All these factors, combined with the description of the “attack”, make me inclined to believe that the dog was, in its mind, “just playing” and not necessarily being aggressive. I’m not saying what it was doing was okay, but I would react to it very differently than if it was actually trying to hurt the puppy…which it could have easily done if it wanted to.
    I would have very firmly told the owner that his dog was playing too roughly with my puppy and to take it away. If my leash wasn’t tangled, I would pull my puppy away and walk it out of reach. I wouldn’t necessarily pick it up unless I really had to. If the other dog persisted in heading toward my dog I would put myself between them and loudly say BACK OFF to the dog, and then keep telling the owner to take it away, talking over his “it’s just playing!” if necessary. If he really refuses to keep his dog away from you, I would go directly to the management of the store I was at and inform them that a patron was not controlling his dog and you were afraid yours would be injured.
    When you are out with your dog, it is completely your responsibility to keep them safe. You have a right to protect them from anything you view as a threat, even if it’s just another dog playing too roughly.

    Incidentally, if it WAS being aggressive, I would have absolutely kicked it. Never ever reach toward a strange dog with your hands; dogs are more likely to interpret that as a biting attack and respond in kind.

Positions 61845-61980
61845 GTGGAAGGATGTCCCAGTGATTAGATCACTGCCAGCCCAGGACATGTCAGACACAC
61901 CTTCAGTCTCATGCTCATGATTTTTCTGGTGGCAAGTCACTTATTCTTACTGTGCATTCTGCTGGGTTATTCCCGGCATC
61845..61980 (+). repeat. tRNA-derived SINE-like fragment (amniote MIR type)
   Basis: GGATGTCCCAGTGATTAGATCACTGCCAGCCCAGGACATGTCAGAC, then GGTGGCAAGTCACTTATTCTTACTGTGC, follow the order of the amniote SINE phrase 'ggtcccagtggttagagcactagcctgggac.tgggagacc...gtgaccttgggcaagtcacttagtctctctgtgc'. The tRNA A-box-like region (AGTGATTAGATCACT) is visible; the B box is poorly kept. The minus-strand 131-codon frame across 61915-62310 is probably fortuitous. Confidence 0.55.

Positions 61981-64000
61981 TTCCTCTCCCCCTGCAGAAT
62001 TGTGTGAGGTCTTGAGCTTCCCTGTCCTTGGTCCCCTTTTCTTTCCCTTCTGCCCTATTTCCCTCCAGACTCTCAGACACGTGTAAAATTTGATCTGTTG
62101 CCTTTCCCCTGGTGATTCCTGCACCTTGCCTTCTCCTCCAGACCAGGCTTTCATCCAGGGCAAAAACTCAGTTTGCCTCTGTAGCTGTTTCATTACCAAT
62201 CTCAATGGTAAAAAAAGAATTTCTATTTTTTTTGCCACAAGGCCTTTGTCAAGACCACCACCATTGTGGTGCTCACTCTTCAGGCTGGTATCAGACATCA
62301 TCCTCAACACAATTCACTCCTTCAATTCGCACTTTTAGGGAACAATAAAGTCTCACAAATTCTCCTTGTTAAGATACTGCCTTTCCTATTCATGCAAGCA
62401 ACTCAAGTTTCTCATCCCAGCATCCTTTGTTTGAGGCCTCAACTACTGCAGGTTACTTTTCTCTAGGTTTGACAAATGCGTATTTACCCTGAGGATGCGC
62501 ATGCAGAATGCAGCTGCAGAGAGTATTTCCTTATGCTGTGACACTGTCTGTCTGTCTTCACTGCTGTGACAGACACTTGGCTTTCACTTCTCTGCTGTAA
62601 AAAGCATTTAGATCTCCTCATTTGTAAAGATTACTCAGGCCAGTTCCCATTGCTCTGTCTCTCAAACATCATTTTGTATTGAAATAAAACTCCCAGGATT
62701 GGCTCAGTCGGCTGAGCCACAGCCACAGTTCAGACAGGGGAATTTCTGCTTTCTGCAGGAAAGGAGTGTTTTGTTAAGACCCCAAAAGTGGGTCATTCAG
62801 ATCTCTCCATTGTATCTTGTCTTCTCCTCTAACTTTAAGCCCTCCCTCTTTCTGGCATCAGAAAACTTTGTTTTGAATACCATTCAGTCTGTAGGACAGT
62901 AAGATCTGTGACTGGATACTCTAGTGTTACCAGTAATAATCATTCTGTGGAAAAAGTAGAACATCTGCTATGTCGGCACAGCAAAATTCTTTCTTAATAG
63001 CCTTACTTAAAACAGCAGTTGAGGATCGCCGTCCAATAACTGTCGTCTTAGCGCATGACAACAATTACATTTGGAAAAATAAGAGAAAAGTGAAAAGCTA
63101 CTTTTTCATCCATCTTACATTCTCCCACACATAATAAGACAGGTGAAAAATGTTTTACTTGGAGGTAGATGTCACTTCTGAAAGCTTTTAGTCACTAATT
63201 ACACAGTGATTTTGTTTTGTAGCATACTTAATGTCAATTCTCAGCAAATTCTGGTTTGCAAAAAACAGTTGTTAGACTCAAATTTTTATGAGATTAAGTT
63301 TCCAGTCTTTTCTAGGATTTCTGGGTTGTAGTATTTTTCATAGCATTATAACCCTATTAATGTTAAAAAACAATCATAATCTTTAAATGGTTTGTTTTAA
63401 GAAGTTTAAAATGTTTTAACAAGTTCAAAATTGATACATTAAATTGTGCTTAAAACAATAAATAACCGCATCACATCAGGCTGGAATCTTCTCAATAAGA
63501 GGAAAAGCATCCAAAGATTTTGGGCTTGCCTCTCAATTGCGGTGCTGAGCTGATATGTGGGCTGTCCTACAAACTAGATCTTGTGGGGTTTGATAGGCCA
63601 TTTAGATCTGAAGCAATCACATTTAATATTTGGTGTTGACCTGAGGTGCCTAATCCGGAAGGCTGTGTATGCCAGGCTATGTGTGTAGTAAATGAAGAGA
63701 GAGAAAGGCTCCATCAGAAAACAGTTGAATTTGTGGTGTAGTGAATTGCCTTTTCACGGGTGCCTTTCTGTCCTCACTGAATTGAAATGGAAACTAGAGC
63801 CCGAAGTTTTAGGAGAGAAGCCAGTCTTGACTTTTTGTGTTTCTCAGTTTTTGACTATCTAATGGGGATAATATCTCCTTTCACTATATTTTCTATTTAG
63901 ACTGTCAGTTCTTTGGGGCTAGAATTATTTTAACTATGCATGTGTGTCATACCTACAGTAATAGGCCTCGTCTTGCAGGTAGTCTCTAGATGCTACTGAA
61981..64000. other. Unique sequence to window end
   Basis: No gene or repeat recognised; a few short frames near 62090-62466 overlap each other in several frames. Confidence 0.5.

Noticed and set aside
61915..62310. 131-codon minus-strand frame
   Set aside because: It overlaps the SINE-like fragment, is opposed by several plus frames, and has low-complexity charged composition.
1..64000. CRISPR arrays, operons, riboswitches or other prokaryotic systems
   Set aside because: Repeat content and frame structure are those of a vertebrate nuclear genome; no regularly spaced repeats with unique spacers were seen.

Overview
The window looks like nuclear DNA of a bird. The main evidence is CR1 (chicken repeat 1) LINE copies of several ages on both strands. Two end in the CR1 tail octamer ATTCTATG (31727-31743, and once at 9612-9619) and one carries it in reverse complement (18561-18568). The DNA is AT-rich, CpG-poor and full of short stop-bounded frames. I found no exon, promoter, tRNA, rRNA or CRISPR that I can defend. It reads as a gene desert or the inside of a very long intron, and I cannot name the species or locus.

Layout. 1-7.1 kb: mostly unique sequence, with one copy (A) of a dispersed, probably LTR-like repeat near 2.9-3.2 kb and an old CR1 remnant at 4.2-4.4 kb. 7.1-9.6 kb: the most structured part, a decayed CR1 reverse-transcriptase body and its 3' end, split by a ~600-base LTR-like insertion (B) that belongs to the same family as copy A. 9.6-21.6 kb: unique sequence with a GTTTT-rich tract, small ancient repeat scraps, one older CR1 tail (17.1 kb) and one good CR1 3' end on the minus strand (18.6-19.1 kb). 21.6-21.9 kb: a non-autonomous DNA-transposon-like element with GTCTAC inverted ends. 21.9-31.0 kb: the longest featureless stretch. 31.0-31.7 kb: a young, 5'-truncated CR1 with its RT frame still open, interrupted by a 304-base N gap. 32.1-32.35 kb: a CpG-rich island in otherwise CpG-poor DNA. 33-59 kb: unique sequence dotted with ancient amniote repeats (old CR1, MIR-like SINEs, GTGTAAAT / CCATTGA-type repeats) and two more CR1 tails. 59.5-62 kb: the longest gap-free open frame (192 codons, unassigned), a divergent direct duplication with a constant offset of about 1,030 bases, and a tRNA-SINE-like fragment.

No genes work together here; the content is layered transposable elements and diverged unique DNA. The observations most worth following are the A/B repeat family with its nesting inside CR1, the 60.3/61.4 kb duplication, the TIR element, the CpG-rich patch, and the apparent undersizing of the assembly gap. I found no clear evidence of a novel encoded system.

• Barbarian March 6, 2013, 9:55 pm

    These mobile clinics provide needed shots but little else. We spend a little more to take all our housecats to the vet each yr where they can get their shots in a calm environment with as little stress as posssible. We don’t have to worry about other people’s unrestrained pets hurting them. I took a cat once to a mobile clinic at a feed store in her carrier. She got really stressed out and scared so I did not do that again.

    And I do confess I have trapped and neutered a neighborhood cat that seemed to belong to no one. The stealth surgery changed his life for the better. We did not have to put up with his yowling and fighting. He became calm, ate well, and his coat was sleek and luxuriant. He stopped visiting us for food and petting for a while. A few weeks ago he came to our driveway, greeted us happily, ate a snack, and then hurried off to a yard on another street. He visited us a few more times but it looks like he found a happy home in our neighborhood that he is content to stay at.